Not Reef Tank Suitable
Likely Fish-Only Tank Suitable
Range: Western Atlantic Ocean: Gulf of Mexico, Florida, Bermuda, Bahamas and most of the Caribbean
Size: 8 inches (20 cm)
Natural Environment: Inhabits various depth areas from shallow reef waters to deep fore-reef terraces and drop-offs at depths between 10 to 300 feet (3 – 90 m). Juveniles basically stay in the shallower areas and adults in deeper waters that have concentrated sponge growths. Feeds primarily on sponges, yet also some tunicates and algae.
General Husbandry: Both the juvenile and adult are quite pretty, with the juvenile having a yellowish body and fins, with a blue edged black spot on the upper aft of the body. As it grows into adulthood the black spot expands and covers most of the body and the lower portion of the dorsal and upper anal fins, and there is a bright blue edging in the upper and lower areas of the eyes. Keep in mind there are other small differences depending upon the area of collection and age of the specimen.
When this smallest species in this genus is first introduced into the aquarium, preferably a well-established fish-only aquarium with lots of live rock and cave areas, adults or juveniles should be offered several daily feedings so as to quickly acclimate it to its surroundings. And the captive diet of adults should mainly consist of those foods containing sponge matter/angelfish food preparations and continued to be offered several times daily after its acclimated to its surroundings. Yet occasionally foods including fortified brine shrimp, mysis, and flake foods containing Spirulina should also be offered. As to the diet of juveniles/subadults, which are collected from shallower waters, it should be more balanced by containing a wider selection of food stuffs, e.g., live or frozen enriched brine shrimp, mysis shrimp, along with foods containing sponge particles, and flake foods containing Spirulina.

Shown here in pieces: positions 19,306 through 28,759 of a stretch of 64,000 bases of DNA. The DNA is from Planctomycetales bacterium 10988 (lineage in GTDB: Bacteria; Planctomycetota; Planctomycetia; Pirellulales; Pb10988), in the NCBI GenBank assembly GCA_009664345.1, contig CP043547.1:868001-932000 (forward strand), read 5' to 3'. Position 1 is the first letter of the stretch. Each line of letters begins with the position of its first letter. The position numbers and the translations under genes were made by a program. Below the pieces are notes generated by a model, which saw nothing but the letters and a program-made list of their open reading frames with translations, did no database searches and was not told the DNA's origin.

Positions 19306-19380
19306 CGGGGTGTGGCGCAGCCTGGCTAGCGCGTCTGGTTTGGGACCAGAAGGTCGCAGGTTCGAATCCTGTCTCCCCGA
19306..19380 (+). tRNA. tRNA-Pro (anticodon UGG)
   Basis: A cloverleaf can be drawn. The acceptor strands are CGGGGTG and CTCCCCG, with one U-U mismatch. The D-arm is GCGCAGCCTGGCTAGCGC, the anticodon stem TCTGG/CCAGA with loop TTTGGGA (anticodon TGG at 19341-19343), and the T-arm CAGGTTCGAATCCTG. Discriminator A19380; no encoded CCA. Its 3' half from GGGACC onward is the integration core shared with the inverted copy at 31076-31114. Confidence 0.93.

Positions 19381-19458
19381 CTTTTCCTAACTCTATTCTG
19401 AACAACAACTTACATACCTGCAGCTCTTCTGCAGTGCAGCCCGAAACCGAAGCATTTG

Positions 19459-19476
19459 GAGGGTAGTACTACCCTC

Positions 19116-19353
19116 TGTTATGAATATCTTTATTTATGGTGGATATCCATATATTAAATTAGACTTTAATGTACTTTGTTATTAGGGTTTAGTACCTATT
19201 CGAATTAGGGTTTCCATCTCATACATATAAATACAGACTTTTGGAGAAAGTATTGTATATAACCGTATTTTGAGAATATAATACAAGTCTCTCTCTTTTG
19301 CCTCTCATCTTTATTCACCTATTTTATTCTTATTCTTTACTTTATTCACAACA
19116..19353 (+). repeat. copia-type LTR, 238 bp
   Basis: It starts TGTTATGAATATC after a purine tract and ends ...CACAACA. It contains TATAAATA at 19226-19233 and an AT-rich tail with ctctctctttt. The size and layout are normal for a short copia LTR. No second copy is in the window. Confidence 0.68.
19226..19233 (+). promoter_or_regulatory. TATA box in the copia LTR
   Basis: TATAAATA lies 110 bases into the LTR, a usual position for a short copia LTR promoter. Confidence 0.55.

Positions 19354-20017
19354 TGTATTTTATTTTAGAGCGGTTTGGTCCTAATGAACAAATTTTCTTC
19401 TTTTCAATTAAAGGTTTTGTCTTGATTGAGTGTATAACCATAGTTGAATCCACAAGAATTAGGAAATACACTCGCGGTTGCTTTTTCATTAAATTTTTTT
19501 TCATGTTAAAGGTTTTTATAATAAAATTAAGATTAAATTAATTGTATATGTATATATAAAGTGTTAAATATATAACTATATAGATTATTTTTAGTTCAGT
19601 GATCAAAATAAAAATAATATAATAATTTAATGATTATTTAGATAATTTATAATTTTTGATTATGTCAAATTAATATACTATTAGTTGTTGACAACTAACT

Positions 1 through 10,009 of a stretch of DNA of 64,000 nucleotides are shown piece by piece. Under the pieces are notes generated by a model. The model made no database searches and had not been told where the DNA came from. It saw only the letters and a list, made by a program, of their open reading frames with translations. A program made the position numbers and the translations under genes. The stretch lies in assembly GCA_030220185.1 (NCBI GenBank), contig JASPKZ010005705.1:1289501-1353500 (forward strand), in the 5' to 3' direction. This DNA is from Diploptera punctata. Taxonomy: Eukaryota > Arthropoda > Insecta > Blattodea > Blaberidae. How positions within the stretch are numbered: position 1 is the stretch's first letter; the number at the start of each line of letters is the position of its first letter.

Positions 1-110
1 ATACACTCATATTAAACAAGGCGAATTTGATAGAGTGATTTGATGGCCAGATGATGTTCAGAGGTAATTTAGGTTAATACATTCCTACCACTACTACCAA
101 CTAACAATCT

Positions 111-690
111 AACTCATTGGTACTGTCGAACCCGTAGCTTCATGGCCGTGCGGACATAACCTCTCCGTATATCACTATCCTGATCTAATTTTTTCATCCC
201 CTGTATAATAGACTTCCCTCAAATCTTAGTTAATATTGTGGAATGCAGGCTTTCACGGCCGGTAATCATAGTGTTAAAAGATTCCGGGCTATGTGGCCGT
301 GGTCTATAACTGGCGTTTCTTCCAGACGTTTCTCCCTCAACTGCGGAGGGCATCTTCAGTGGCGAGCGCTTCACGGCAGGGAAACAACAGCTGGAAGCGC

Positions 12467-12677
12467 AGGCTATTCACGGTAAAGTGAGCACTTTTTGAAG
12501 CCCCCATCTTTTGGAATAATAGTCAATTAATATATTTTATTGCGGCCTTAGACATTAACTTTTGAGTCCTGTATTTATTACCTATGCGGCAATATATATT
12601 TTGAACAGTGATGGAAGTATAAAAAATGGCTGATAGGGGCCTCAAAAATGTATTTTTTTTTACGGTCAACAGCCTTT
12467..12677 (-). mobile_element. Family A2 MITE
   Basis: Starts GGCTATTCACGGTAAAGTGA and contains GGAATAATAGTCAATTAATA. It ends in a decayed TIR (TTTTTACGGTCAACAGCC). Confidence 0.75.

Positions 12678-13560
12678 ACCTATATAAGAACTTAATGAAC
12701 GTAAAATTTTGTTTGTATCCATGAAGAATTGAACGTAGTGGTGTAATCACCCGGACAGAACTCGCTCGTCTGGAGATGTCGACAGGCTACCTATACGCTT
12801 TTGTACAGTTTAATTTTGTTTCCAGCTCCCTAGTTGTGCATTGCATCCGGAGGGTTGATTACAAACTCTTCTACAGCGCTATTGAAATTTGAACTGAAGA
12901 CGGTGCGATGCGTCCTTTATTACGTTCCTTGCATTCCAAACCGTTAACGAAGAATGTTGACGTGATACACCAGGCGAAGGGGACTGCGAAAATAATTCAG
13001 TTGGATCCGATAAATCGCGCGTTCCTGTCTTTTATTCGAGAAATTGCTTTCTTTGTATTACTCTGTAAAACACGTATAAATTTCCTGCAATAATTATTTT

Depending upon its tankmates, juveniles may be somewhat shy when first entering the aquarium, and may hide in caves and crevices. But as time passes, will become more outgoing and begin to establish its territory. Adults may be difficult to get feeding, as they are basically deeper water sponge eaters in the wild, whereas juveniles, acquired in shallower waters, have a more varied diet.
FYI: Keeping more than one genus of angelfishes in the same aquarium is possible, yet depends upon several aspects. The following suggested circumstances are just that, possibilities that when heeded and adjusted to actual aquarium conditions ‘may’ make multiple angelfish collections feasible.
Aquarium size – the larger the better.
Species from the same genus should not be in the same aquarium.
The smallest and most docile genus species should be the first introduced with the largest and most malicious the last to be added.
Do not place similar coloration species in the same aquarium.
Those already in the aquarium should be well fed before adding a newcomer.
Have sufficient hiding places/rocky caves.
Keep in mind all angels have cheekspines at the edge of their gill cover; therefore use caution when handling and also avoid using a net to capture it, as it may become stuck or tangled in the net and become damaged when removed.
Experience Level: Intermediate
Acclimation Time: 30 minutes+
Aquarium Environment: Fish-only and Reef Aquariums (See Below)
Reef Safe: Juveniles – Yes/Adults - No - will nip clam mantles, large and small polyped stony (LPS/SPS) corals, and also some soft corals and tubeworms.
Minimum Tank Size: 100 gallons
Temperature Range: 70 - 81°F (21 – 27°C)
Specific Gravity: 1.020 - 1.026
pH: 8.0 - 8.5